Thinking food security “outside the box”

Johanna Tuglavina

I left my hometown of Nain in the year 2000 and returned nearly twelve years later, in November of 2011. When I returned home there were many visible changes, including changes in technology – for example, most households now have personal computers or laptops. This was not the case when I left. When I left, the only computers in town were in offices. There were perhaps seven vehicles in the entire town. Today, we cannot even cross the road without looking both ways, the amount of vehicles in the community has increased so much.

There are food items that were once not available in Nain. I recall being introduced to fresh milk for the first time in 1999. At the time, my boyfriend from Quebec was working as a chef at the hotel and requested to the Manager of the local store to order fresh milk. There is a funny story behind that. He had asked one of his co-workers in the kitchen: “Where’s the milk?” The co-worker handed him a tin of Carnation evaporated milk. Then he clarified: “No, where’s the fresh milk?” So the co-worker handed him a box of Grand Pré UHT milk. Jean-René realized that we don’t have fresh milk. This is all the milk we are familiar with, a tin of Carnation and Grand Pré milk.

Today, we can buy garlic, fresh herbs, fresh milk, and sweet potatoes. We have ready-made salads to purchase, romaine lettuce, Brie cheese, Parmesan cheese, all sorts of goodies that did not exist in Nain. Last year when I purchased cilantro, a local woman standing next to me at the counter asked: “What is that and what do you do with it? How do you cook with it?”

This may seem quite trivial to an outsider, but for someone such as myself, a local woman, it’s extremely significant. It means that I can choose to eat healthier if I want to and if I can afford it. But locals who may want to eat healthier and learn to eat new foods can only do so if they make a decent living. Unemployment, fixed incomes, and collecting unemployment insurance is quite common for the Nunatsiavut region and Nain is no exception. Furthermore, although we do have more healthy foods to purchase, we still pay high prices for foods that are no longer fresh.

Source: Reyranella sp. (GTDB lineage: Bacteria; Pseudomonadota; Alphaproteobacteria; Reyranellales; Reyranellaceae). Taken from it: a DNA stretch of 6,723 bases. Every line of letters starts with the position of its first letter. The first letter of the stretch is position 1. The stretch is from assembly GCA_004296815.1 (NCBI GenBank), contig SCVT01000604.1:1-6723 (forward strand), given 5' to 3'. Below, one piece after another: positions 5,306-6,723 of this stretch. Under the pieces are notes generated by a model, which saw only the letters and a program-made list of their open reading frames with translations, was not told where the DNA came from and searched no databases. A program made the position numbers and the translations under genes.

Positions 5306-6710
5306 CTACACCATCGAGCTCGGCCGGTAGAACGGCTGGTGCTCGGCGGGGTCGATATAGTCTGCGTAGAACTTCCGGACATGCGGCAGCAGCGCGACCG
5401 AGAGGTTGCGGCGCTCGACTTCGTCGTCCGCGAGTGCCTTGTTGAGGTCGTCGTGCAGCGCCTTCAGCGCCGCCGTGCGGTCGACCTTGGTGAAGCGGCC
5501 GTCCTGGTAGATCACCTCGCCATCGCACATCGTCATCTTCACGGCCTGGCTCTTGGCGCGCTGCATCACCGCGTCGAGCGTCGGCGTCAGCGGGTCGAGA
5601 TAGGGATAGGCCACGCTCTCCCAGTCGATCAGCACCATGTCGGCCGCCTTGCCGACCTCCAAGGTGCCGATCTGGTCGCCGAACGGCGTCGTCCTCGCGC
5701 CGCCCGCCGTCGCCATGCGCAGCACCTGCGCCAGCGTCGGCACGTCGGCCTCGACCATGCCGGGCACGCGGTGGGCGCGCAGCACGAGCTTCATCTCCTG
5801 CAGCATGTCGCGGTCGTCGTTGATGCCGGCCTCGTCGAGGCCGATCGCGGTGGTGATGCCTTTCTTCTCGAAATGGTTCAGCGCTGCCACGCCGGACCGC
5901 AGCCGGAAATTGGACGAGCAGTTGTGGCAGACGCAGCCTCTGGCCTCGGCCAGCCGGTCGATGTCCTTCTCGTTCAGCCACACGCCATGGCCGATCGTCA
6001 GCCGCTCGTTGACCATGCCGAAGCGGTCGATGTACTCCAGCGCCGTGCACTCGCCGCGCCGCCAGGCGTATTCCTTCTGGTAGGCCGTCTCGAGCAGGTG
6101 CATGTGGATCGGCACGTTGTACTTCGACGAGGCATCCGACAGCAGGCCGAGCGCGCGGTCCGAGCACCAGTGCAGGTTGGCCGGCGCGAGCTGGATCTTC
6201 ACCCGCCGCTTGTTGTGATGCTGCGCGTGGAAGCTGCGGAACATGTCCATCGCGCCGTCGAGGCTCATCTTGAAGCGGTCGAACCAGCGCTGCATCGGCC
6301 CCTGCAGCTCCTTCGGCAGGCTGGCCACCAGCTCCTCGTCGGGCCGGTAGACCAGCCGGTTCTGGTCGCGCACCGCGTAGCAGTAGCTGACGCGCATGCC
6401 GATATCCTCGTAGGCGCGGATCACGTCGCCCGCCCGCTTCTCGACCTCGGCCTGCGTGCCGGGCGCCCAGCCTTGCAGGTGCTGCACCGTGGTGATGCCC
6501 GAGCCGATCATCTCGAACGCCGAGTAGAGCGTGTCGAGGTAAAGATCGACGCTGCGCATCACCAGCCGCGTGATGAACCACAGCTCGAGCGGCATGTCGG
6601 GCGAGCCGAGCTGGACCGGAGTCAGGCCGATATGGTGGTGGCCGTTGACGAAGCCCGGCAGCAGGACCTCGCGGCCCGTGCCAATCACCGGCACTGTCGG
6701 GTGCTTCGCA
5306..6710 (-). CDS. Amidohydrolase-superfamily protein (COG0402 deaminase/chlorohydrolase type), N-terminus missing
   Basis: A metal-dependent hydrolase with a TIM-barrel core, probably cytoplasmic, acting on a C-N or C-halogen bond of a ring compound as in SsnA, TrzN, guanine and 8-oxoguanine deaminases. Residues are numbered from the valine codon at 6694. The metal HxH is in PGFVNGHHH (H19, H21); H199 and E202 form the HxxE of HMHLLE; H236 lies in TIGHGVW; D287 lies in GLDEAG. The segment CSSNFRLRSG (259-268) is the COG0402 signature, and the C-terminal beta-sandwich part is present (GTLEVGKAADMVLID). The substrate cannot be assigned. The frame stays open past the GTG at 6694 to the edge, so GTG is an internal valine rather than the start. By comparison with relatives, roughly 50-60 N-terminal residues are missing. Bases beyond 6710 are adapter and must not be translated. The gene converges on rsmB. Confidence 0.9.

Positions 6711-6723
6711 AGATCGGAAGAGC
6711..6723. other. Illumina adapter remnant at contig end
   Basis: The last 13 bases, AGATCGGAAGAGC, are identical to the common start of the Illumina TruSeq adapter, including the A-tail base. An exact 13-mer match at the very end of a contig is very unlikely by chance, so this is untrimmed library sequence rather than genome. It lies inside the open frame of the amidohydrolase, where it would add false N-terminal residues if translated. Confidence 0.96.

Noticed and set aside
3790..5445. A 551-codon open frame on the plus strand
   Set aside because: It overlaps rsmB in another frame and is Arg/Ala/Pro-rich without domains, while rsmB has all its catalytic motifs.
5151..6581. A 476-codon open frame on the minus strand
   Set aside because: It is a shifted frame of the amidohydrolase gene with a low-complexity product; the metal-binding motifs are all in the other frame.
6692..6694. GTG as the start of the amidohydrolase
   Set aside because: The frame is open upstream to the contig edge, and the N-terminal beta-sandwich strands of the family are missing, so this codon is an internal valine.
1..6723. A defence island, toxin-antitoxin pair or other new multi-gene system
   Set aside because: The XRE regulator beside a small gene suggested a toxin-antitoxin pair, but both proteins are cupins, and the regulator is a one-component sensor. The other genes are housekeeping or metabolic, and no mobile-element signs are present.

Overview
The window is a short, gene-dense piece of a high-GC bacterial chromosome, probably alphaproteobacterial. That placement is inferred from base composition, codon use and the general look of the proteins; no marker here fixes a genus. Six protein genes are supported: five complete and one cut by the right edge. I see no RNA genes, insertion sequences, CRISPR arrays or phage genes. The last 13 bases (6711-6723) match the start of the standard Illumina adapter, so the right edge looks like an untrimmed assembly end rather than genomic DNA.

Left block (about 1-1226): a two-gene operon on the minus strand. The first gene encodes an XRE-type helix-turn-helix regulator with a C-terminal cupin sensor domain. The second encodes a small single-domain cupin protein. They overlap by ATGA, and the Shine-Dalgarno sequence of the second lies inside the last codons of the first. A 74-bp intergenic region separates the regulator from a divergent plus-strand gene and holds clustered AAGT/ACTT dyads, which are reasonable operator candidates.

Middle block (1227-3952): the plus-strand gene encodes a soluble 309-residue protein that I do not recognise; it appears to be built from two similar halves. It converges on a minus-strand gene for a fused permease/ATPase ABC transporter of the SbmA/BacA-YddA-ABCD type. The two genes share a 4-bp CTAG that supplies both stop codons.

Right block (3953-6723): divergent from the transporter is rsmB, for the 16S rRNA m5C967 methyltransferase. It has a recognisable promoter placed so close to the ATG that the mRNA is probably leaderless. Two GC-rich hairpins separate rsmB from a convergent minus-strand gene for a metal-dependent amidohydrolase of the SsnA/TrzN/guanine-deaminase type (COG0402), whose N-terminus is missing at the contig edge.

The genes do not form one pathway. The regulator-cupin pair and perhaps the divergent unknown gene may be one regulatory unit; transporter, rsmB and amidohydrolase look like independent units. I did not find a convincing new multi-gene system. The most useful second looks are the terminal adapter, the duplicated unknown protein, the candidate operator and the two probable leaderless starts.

I’ve had the privilege of touring and working at Voisey’s Bay. I worked there as a Cultural Awareness Facilitator when they were still in the construction phase of the project. I’ve since gone back last year for a tour and I tell you, the amount of healthy food that is readily available and how they have excellent gym equipment is amazing.

I believe it is a great thing to make sure that all employees who live and work at the mine site have comfortable amenities and good quality products. I agree with that totally. But it would be awesome if the companies or contractors who are making loads of money from resources in the region were able to contribute at least good quality gym equipment to each Nunatsiavut community. The reason I say this is because there are millions of dollars of resources that are shipped out of Voisey’s Bay, literally, each time the ships Umiak I or II leave Voisey’s Bay with their cargo. Why not contribute to the communities, who would greatly benefit from it, and who knows, maybe even create the next Olympian, an Inuk Olympian, by simply contributing to the health of Inuit with accessible gym equipment? As I understand it now, only the school and RCMP have proper gym equipment One can never know what these types of contributions could do for a person, for Nunatsiavut communities, near Voisey’s Bay mine.

We know that diabetes is on the increase with Inuit populations, and it’s a proven fact that the food that Inuit do harvest is much more healthier than what can be purchased from the local grocery store in Nunatsiavut. Resource development in the high arctic and subarctic could begin to make huge strides towards supporting traditional food harvesting and consumption. Food contractors who provide foods already make sure that that the “outsiders” at mine sites receive what they are accustomed to in terms of eating. Why not do that for the Inuit? There’s plenty to harvest in these parts.

There are plenty of organizations, associations, and governments that could work together to take small steps in the right direction. It’s been over 10 years since the Voisey’s Bay Mine began. Maybe I am being naive when I say that I believe enough information has now been collected to improve our access to healthy foods.

We do live in isolated communities, and accordingly the struggles we can face are quite challenging and unique to the region. Why not collaborate and help one another strive towards equal opportunity in all aspects of resource development, so that everyone involved or affected can receive maximum benefits and be able to equally prepare for opportunities? Let’s start thinking “outside the box,” and start taking into account what’s already “inside the box.” The opportunities are tremendous. ◉

Johanna Tuglavina is Project Coordinator with the AnânauKatiget Tumingit Regional Inuit Women’s Association.

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